logoIn the two months remaining of that first year, Wiese figures they transported upwards of 10 animals. Operation Roger’s total tally of animals delivered to new homes, as of the Talking Animals interview on Dec. 21, was 606. They did four more before the end of 2011—and they’ve already transported a handful in 2012; they maintain and present a running total on the top of their website, where visitors also can contribute to help fund the group’s visit to the Mid-America Truck Show (MATS) in Louisville, KY, March 22-24, where, as the website states, “we reconnect with current and former drivers as well as reach out to drivers who have never heard about truckers who volunteer to transport needy pets across the country.”

We try not to traffic here in such clichés as “win-win,” or perhaps more fittingly in this case, “win-win-win,” but Operation Roger yields all kinds of virtues for all parties. For the shelters and rescues, it vastly expands the possibility of placing the animals ensconced there in forever homes, widening the pool of potential adopters well beyond the surrounding community—they could live two or three states away, or on the opposite coast, yet a placement is perfectly possible.

Beyond those potential adopters, others who benefit from Operation Roger’s services include families who through divorce, or other changed employment or housing circumstances, live in a different part of the country and need help getting their pet(s) transported to the new home.

Of course, the Operation Roger animals themselves are beneficiaries—their transfer papers mean they’re not only being sprung from the grim life of residing at a shelter, but in many cases avoiding a decidedly more grim fate of being euthanized. And landing at the home of people who really want them.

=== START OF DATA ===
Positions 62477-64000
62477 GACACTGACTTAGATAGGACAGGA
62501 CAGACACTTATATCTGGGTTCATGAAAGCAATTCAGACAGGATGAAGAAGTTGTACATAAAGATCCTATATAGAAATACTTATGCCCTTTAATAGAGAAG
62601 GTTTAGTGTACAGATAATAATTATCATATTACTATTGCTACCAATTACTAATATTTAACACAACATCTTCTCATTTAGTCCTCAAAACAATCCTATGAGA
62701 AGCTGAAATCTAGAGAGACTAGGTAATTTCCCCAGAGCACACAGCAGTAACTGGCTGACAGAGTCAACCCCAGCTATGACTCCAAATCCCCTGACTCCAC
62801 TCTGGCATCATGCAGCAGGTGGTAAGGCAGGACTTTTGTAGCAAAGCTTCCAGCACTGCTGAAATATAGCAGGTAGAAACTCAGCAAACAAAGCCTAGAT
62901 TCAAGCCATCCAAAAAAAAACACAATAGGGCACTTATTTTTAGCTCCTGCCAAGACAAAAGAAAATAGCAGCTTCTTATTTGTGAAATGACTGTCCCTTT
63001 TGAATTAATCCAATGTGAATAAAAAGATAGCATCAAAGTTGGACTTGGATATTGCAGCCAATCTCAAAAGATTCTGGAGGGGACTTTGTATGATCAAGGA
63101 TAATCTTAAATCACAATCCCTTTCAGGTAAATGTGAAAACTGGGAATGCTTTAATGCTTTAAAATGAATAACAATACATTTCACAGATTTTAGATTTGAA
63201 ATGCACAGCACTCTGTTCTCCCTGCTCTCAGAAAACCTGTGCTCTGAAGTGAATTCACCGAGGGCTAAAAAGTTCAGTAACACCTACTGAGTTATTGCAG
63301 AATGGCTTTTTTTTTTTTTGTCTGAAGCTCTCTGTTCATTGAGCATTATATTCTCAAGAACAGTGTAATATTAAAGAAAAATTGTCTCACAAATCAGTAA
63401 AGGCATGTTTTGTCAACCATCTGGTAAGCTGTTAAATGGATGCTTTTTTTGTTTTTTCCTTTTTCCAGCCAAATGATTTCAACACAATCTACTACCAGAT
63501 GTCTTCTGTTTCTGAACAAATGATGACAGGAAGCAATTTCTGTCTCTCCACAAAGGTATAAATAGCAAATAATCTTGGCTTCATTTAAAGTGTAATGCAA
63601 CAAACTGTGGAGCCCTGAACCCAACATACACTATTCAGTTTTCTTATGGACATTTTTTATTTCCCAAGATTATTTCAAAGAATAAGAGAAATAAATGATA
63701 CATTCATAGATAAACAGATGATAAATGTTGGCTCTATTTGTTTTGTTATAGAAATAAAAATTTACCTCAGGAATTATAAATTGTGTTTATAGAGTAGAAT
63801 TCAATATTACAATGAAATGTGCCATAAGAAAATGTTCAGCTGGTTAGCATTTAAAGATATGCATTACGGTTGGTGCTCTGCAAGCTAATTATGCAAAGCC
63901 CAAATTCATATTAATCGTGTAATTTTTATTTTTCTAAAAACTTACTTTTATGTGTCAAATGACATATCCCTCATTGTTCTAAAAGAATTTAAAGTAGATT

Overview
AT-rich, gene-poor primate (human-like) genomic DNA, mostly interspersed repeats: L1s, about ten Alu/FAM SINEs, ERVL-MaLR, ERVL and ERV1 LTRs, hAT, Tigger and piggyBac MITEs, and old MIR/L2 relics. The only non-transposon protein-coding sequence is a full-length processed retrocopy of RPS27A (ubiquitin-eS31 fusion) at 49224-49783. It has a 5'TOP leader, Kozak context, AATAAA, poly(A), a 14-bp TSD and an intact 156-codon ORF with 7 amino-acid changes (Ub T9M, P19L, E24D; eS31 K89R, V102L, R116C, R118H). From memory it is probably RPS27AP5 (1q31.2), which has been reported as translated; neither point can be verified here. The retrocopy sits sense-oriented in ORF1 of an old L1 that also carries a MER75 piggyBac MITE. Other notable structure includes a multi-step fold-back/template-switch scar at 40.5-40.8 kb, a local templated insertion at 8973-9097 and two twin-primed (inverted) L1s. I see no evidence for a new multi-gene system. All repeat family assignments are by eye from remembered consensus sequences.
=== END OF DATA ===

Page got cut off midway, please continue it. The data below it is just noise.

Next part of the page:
And perhaps less obviously, this whole enterprise is a huge boon for the truckers—who are asked to submit an application to join the Operation Team (as are folks interested in providing layover homes), then, if cleared, are required to take an orientation and safety class--in a host of ways, including a profound, public service element, Wiese explains.

“The thing that the drivers say is that this is a way they can give back to the community,” Wiese says, “which they cannot do when you’re a trucker because you’re on the road. You can’t really volunteer at home very easily, but this is a way they can.”

It was worth it: after a truck trip of a month and a half, from North Carolina to California, Roxie makes it home to an owner who cares about her and will surround her with other furry friends.

Wiese says there are now about 30 truck drivers on the Operation Roger roster, up nicely from that 12 who responded to her initial broadcast entreaty back in ’05, but far fewer than she’d like to have. And she’s always in recruitment mode (for layover homes, too), extending the invitation on Talking Animals to prospective new comrades to visit the Operation Roger website; or e-mail her:; or call her: 682-622-1172

Wiese couldn’t be more serious about her commitment to Operation Roger and the work involved, but in further espousing the array of virtues enjoyed by drivers joining her mission she’s not immune to levity: “It’s really good for the truckers to have animals on board the trucks with them. It makes them get out and walk, and gives them something besides a fly to talk to.”

And gives the animals something besides a shelter cage to talk to.

To hear the entire Sue Wiese interview with Talking Animals host Duncan Strauss, follow this link: